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Guide for Characterization of Sites Contaminated with Energetic Materials
ENGINEER RESEARCH AND DEVELOPMENT CENTER HANOVER NH COLD REGIONS RESEARCH AND ENGINEERING LAB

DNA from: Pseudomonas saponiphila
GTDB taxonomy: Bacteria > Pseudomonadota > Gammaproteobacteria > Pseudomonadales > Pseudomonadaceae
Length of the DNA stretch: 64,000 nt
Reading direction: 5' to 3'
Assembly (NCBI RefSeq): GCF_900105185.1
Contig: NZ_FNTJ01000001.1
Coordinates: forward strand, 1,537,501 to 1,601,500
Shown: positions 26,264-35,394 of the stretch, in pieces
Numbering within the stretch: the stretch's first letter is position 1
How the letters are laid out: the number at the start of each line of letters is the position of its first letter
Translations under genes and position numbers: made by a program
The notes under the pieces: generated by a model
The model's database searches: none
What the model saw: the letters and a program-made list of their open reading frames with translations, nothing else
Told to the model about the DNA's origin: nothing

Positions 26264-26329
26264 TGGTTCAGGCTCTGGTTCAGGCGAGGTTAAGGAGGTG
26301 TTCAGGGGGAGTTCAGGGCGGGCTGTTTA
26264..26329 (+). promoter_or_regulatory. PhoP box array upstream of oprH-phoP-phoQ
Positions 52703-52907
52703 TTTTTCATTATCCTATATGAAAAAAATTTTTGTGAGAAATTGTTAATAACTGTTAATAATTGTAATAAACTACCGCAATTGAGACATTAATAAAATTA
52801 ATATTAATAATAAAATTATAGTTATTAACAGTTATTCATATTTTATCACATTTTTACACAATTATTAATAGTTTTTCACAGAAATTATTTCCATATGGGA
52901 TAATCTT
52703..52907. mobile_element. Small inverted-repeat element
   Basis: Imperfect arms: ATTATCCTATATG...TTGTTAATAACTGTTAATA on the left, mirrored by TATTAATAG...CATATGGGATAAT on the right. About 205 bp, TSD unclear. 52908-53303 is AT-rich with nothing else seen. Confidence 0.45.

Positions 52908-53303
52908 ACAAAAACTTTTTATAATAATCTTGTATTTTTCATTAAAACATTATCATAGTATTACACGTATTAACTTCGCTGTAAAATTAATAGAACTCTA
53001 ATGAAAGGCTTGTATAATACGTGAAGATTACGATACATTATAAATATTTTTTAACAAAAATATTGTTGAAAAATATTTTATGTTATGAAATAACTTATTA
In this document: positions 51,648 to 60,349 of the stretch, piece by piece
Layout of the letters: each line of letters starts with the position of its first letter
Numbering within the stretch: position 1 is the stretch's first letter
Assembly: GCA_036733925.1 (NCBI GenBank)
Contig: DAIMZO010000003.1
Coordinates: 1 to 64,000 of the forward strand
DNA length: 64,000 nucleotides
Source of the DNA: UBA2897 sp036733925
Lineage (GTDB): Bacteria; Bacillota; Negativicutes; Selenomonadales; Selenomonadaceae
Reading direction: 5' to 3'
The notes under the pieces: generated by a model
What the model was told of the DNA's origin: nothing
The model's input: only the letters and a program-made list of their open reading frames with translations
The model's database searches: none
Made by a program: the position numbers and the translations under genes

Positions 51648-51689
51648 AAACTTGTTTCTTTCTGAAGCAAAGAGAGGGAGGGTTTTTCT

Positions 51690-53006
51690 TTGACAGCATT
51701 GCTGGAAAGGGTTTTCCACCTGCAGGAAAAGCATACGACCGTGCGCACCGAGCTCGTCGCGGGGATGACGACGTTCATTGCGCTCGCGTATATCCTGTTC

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One consequence of the development, testing, and firing of ammunition is the potential contamination of test sites by high explosives, propellants, and pyrotechnics. These energetic compounds pose particular environmental concerns because of their unusual chemical, physical, and toxicological properties. For this reason there is a need to scrutinize past and current defense activities to ensure that they have had no adverse effect upon the surrounding environment. The need for environmentally sound policies, especially within the context of base closures and demilitarization, makes studies of the environmental impact of munitions an increasingly important issue. Moreover, in the future the implementation of environmentally benign defense activities should be encouraged. All aspects of the life cycle of munitions can affect the environment or human health. Production and firing of munitions, demolition procedures, and destruction of outdated ammunition can all cause dispersion of energetic compounds into the environment. These various scenarios lead to different patterns of contamination, thereby creating a need for a general protocol that is applicable in all circumstances. The goal of this guidance document is to collate information relevant to the characterization of sites contaminated by energetic materials. This guide will serve as a reference for future sampling campaigns on sites potentially contaminated with explosives. The characterization of training and firing ranges, demolition, and open burningopen detonation ranges will allow assessment of the environmental impacts of these various operational activities. In addition, it will provide information critical to the establishment of future operational requirements and procedures that minimize environmental damage.
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